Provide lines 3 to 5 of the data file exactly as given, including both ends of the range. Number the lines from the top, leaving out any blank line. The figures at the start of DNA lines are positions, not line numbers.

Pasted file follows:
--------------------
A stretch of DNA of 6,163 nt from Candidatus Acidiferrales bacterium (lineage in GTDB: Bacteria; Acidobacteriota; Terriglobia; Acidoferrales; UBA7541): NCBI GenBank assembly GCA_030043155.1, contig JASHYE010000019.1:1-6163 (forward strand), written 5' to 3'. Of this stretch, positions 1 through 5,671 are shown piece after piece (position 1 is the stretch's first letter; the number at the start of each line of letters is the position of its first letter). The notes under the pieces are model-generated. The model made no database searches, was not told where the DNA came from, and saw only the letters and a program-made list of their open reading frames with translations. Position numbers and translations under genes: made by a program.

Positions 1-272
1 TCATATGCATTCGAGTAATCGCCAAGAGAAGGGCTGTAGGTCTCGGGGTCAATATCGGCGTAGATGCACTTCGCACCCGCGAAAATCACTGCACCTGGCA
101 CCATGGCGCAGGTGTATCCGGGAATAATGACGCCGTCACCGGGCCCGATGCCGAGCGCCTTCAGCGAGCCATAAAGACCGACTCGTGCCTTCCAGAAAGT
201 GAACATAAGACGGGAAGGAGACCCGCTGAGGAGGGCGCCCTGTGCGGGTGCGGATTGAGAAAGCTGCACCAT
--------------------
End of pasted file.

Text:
1 TCATATGCATTCGAGTAATCGCCAAGAGAAGGGCTGTAGGTCTCGGGGTCAATATCGGCGTAGATGCACTTCGCACCCGCGAAAATCACTGCACCTGGCA
101 CCATGGCGCAGGTGTATCCGGGAATAATGACGCCGTCACCGGGCCCGATGCCGAGCGCCTTCAGCGAGCCATAAAGACCGACTCGTGCCTTCCAGAAAGT
201 GAACATAAGACGGGAAGGAGACCCGCTGAGGAGGGCGCCCTGTGCGGGTGCGGATTGAGAAAGCTGCACCAT